August 1, 2007 |
In the most sweeping overhaul of congressional ethics rules since the Watergate era, the House on Tuesday overwhelmingly approved a bill aimed at curbing the influence of lobbyists and repairing Congress' corruption-sullied image. Democrats promised to pass the measure after they won control of Congress following a campaign that denounced the Republican "culture of corruption" on Capitol Hill.
January 19, 2007 |
Seeking to repair Congress' tarred image, the Senate on Thursday overwhelmingly passed the toughest new ethics rules since the Watergate era. The legislation is aimed at reining in the influence of special interests by forbidding lobbyists and their employers from buying meals and gifts for lawmakers and paying for their junkets.
January 18, 2007 |
Senate Democrats' goal of passing strict new ethics rules as their first order of business as the majority party was stymied, perhaps only temporarily, by a partisan dispute on Wednesday. The flap came just weeks after leaders of both parties pledged to start the new session with a new spirit of bipartisanship.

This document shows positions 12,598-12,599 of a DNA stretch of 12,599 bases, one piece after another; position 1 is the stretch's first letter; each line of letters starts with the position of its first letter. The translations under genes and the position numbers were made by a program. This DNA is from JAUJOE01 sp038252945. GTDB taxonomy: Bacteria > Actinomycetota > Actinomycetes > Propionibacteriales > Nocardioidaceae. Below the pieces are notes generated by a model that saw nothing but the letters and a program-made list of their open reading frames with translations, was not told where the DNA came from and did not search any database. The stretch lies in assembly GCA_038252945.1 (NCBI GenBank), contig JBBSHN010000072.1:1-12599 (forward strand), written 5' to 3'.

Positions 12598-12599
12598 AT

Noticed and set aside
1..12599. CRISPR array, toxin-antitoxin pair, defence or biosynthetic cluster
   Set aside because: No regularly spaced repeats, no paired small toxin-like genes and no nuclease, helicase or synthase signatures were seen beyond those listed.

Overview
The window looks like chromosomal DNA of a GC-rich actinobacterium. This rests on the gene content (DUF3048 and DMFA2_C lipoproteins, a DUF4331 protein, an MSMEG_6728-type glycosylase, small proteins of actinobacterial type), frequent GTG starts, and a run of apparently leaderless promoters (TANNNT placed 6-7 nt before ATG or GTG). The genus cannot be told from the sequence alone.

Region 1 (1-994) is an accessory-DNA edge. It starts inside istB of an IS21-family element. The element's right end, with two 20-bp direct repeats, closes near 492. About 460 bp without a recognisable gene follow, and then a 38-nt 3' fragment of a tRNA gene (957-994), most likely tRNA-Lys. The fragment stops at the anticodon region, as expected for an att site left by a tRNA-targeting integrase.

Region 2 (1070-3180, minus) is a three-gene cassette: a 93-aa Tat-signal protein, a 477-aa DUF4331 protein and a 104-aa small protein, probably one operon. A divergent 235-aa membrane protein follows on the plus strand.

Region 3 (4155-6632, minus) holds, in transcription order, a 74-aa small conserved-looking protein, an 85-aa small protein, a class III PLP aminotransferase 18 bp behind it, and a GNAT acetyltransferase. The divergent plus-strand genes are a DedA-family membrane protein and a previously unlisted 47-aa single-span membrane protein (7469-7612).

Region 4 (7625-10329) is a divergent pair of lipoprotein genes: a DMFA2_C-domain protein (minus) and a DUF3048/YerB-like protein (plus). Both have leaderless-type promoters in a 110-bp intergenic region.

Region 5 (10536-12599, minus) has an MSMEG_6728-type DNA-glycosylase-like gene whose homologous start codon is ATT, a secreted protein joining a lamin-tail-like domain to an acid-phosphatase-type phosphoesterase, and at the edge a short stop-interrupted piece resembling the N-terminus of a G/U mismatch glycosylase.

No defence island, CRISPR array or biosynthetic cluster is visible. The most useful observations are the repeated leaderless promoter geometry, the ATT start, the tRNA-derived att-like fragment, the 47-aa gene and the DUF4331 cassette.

April 28, 2006 |
House Republican leaders overcame a rift within party ranks Thursday to clear the way for passage of legislation to tighten ethics and lobbying rules, a key to the GOP effort to repair Congress' image before the November elections. The bill narrowly cleared a procedural hurdle, but only after Republican leaders scrambled to bring together their rank and file to avoid an embarrassing setback on one of their priorities.
July 27, 1994 |
Faced with an Aug. 15 deadline, key state legislators are trying to merge two similar bills designed to reform the state's heavily criticized judicial discipline system. The measures already have won overwhelming passage in the Assembly (78-0) and the Senate (39-0). But because the bills propose to amend the state Constitution, they have to be approved in a general election. The goal in coming weeks is to consolidate the bills into one measure and get it on the November ballot.
April 16, 1994 |
Most politicians want to be remembered for their legislative accomplishments. But two bills pending in the state Senate would be a monument to Los Angeles County Supervisor Mike Antonovich's misconduct. The bills, which recently hurtled through the Assembly with strong bipartisan support, would force politicians--not taxpayers--to foot the bill for court costs and damages that result from their illegal or unethical conduct.